A historian has debunked the myth about how Catherine the Great died

Narjas Zatat@Narjas_Zatat
Tuesday 02 May 2017 15:45
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Picture: Catherine the Great(Wiki Commons and Getty)

The Empress Catherine the Great was the longest ruling female leader in Russian history, and despite her many achievements, one particular rumour refused to fade from historical discourse.

Catherine, born on the 2 May 1729 reigned from 1762 until her death in 1796 at the age of 67.

The circumstances of her death have long stalked the memory of her reign. Rumour had it that she died whilst attempting to have sexual relations with a horse.

Origins of the myth are obscure, but many have postulated that it was members of the French aristocracy who ignited the rumour in an effort to taint her character. France was a rival to Russia at the time, and this would come to a head in 1812, when Napoleon embarked on an invasion of Russia.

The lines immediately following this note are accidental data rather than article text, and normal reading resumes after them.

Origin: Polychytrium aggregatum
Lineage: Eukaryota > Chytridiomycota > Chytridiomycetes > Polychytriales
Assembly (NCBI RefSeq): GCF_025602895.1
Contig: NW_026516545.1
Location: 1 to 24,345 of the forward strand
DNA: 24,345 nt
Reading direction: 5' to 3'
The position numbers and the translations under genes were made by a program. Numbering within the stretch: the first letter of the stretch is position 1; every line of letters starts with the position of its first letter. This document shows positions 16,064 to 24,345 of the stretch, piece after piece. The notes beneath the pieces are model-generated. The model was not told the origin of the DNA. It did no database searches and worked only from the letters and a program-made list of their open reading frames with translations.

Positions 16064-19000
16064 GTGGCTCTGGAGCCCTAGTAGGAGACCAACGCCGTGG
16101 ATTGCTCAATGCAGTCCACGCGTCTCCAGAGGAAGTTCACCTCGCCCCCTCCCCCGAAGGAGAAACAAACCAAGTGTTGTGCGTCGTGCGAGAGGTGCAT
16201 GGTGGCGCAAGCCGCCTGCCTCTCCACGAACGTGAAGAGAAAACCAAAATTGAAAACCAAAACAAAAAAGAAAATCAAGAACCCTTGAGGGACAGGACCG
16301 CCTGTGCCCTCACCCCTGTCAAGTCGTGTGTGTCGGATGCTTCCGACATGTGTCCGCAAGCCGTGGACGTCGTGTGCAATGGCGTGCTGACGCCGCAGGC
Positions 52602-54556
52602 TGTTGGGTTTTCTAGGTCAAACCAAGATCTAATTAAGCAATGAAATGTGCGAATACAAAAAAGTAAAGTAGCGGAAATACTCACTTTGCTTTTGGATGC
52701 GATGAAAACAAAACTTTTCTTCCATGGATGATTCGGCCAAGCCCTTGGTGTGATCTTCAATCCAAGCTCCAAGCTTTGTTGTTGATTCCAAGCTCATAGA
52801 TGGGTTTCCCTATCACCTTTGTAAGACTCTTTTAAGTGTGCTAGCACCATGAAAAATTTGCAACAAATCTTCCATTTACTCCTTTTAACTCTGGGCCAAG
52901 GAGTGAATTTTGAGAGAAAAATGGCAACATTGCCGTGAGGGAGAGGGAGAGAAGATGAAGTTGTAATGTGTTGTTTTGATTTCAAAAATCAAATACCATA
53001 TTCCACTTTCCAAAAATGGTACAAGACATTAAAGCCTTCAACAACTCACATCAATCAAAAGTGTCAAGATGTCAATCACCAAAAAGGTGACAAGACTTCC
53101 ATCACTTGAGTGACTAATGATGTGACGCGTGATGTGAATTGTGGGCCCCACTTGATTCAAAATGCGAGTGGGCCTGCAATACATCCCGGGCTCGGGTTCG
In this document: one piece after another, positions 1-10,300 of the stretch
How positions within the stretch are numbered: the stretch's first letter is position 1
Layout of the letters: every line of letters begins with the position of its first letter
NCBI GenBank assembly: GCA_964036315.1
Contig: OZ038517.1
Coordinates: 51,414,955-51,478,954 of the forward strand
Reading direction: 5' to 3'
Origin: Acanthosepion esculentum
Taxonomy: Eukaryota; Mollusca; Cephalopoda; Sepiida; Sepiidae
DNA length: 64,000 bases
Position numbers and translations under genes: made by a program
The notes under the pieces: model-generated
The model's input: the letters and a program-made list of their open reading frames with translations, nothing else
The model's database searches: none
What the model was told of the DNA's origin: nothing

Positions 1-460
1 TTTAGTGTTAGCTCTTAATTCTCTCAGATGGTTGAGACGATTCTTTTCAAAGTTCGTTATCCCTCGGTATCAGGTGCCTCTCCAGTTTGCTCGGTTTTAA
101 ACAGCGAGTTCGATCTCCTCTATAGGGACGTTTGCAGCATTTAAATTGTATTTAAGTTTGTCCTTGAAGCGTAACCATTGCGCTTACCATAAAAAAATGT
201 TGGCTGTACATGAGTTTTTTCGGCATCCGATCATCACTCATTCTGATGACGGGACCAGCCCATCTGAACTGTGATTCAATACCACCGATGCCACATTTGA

No, Catherine the Great did not have sexual relations with a horse.

Professor Simon Dixon, Chair of Russian history at UCL and the author of Catherine the Great, told indy100:

Catherine’s palpitating body was found, barely conscious, on the floor of her dressing room, on the morning of Wednesday 5 November 1796. Her personal physician – a Scot, Dr John Rogerson – diagnosed a stroke. Despite his efforts to revive her, she relapsed into a coma and died at around 9.45pm the following evening.

There is no truth to the story about her relations with a horse.  Its origins are obscure, though they fall into much the same category as the stories of sexual excess that plagued the posthumous reputation of Messalina and other powerful women.

Picture: Wiki Commons/Catherine the Great(Wiki Commons)

Her affairs have been long documented, from aristocrats in her own court to a Polish King. But an equine animal? No.

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